Prestt was a professional scientist with a passion for birds, not least for sparrowhawks and herons, and also for snakes, some of his earlier research being with adders on the Dorset heaths, whose scales he tampered with delicately so as to recognise individuals. By the accidental good fortune which moulds most successful careers, he developed a happy sequence gathering strength for the main task to come, as Director General of the Royal Society for the Protection of Birds.
Appointed by the great Max Nicholson, doyen of international conservationists and then head of the Nature Conservancy, as "his ornithologist" in 1959, Prestt found himself involved in a cause celebre of the Sixties. Rachel Carson's Silent Spring (1963) had ignited the bombshell of specific pesticide residues causing environmental disaster. It was Prestt's first important job at the Monks Wood Experimental Station to be part of the team teasing out the relationships between ingested chlorinated hydrocarbons and the thin shells of birds' eggs, leading to recognition of the threats to food chains and to humans.
Later he went to the Cabinet Office and to the Department of the Environment, under Peter Walker, to wrestle with the pollution problems which are part of the roots of the Environment Bill which was still meandering through the House of Lords on the day that Prestt died. Later still he moved to become deputy head of what had become the Nature Conservancy Council.
In 1975, he received an unexpected telephone call in his office at the NCC inviting him to dine. His hosts were the chairman of the council and committees, four in all, of the RSPB. Eschewing head-hunters, they had decided that Prestt must be their man. And so it was. For 19 years, as Director General and ultimately as President, Prestt's combination of enthusiasm, goodwill and solid decency allied to shrewd skills was an important component in the society's rocketing growth to a membership of 800,000 and a reserves estate of some 150,000 acres. He became a talisman for the RSPB in all that it aspired to achieve for bird conservation. And not only for the society; he became involved with international affairs and played a leading part in bringing the message of protecting birds and their habitats to countries overseas.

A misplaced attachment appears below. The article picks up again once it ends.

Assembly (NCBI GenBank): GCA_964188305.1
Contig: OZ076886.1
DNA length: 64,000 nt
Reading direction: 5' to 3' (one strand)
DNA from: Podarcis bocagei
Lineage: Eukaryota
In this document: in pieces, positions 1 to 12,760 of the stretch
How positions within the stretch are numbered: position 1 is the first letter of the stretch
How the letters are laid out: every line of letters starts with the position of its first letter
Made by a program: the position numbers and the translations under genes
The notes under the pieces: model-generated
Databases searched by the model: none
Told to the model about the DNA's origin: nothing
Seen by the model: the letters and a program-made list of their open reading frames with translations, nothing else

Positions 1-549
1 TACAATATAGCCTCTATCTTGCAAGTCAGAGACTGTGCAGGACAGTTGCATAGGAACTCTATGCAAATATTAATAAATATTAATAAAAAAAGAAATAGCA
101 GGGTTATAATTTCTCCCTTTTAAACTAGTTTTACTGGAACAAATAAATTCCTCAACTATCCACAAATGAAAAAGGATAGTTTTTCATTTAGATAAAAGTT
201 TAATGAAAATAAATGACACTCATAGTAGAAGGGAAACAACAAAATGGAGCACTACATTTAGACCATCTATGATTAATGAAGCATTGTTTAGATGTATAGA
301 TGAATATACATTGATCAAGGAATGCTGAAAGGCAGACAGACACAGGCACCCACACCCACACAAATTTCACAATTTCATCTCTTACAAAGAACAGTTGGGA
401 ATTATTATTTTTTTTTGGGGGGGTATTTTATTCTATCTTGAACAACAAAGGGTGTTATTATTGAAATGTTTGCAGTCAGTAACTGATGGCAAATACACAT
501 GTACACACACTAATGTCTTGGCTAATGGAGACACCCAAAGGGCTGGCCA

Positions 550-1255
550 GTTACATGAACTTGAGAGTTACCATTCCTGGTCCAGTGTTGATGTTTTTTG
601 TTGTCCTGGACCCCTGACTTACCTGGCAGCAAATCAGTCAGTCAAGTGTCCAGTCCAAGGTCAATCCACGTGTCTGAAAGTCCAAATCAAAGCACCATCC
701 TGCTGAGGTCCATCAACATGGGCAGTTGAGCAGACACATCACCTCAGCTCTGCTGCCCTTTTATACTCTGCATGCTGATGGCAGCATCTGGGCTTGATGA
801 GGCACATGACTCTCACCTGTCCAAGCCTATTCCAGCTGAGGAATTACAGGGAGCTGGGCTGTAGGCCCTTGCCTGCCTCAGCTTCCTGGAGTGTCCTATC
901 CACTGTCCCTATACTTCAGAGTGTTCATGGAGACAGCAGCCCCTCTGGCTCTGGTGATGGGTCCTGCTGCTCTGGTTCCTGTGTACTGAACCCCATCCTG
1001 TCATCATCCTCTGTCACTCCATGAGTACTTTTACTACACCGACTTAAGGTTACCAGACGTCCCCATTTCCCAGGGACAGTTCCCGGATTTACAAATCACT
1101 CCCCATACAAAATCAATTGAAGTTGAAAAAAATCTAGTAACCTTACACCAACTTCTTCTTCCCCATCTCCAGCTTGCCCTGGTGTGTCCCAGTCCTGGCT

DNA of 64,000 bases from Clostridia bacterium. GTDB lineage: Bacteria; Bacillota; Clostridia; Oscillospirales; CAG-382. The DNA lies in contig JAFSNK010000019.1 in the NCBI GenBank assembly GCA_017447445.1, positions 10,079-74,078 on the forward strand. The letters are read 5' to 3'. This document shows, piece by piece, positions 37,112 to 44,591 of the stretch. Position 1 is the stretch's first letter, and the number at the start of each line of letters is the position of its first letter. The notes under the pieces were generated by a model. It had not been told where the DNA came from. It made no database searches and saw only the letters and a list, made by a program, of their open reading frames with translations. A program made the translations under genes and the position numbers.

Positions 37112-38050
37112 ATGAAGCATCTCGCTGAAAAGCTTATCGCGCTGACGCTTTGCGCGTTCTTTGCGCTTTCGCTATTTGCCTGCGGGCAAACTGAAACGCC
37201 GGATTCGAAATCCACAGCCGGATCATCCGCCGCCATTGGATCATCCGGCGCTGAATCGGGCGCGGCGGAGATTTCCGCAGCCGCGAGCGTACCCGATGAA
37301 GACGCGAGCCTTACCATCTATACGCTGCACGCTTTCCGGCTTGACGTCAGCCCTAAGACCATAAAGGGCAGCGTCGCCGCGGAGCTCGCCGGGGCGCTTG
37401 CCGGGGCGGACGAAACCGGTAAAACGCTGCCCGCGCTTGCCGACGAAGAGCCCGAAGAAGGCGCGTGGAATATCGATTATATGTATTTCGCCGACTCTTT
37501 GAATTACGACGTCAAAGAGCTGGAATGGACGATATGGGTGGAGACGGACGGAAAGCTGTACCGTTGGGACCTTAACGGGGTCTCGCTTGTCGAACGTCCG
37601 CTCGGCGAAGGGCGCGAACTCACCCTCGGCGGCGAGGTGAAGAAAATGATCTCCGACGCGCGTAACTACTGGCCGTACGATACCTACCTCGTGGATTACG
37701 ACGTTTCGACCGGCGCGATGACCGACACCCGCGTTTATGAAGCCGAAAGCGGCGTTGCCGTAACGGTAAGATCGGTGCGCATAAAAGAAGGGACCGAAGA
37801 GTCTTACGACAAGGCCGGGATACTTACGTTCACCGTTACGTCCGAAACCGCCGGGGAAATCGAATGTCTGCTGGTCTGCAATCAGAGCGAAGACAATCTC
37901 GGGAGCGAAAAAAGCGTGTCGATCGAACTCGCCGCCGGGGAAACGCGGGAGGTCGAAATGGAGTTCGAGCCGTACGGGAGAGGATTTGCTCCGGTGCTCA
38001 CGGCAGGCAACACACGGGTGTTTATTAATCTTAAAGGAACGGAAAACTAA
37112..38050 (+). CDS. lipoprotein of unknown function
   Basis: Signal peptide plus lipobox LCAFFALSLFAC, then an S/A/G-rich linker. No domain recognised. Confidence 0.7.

But Prestt is likely to be best remembered by those closest to him not for what he did but for what he was. At 65 he still had more than a hint of a mischievous schoolboy about him. And he had one of those infectious smiles that start slowly and then burgeon: at no time better than when, on a summer's dusk in a remote Sutherland bog, his companion having become hoarse trying for hours to coax a corncrake to call back, there it was - his first ever. He was a splendid and wicked mimic, in the nicest possible way. Many a car journey to reserves became a joyous affair as the tones of respected ornithologists and politicians reverberated, thanks to the Prestt magic. His eagerly sought tour de force was a fierce argument between two senior bird men at a Balkans roadside as to the identity of a black spot in the sky.
Life was not, however, all plain sailing. He and his wife, Ann, lost one of their beloved children in a car accident, and Ian found some aspects of managing a large staff irksome and far removed from seeing to the immediate needs of avocets and bitterns.
Ian Prestt, ornithologist: born 26 June 1929; Assistant Regional Officer (SW England), Nature Conservancy 1956-59, Assistant to Director General and Ornithological Officer 1959-61, Deputy Regional Officer (N England) 1961-63; PSO, Monks Wood ExperimentalStation 1963-70; Deputy Director, Central Unit on Environmental Pollution , Cabinet Office and Department of Environment 1970-74; Deputy Director, Nature Conservancy Council 1974-75; Director, Director General, Royal Society for the Protection of Birds 1975-91, President 1991-95; CBE 1986; married 1956 Ann Wagstaffe (two daughters, and one son deceased); died 24 January 1995.Reuse content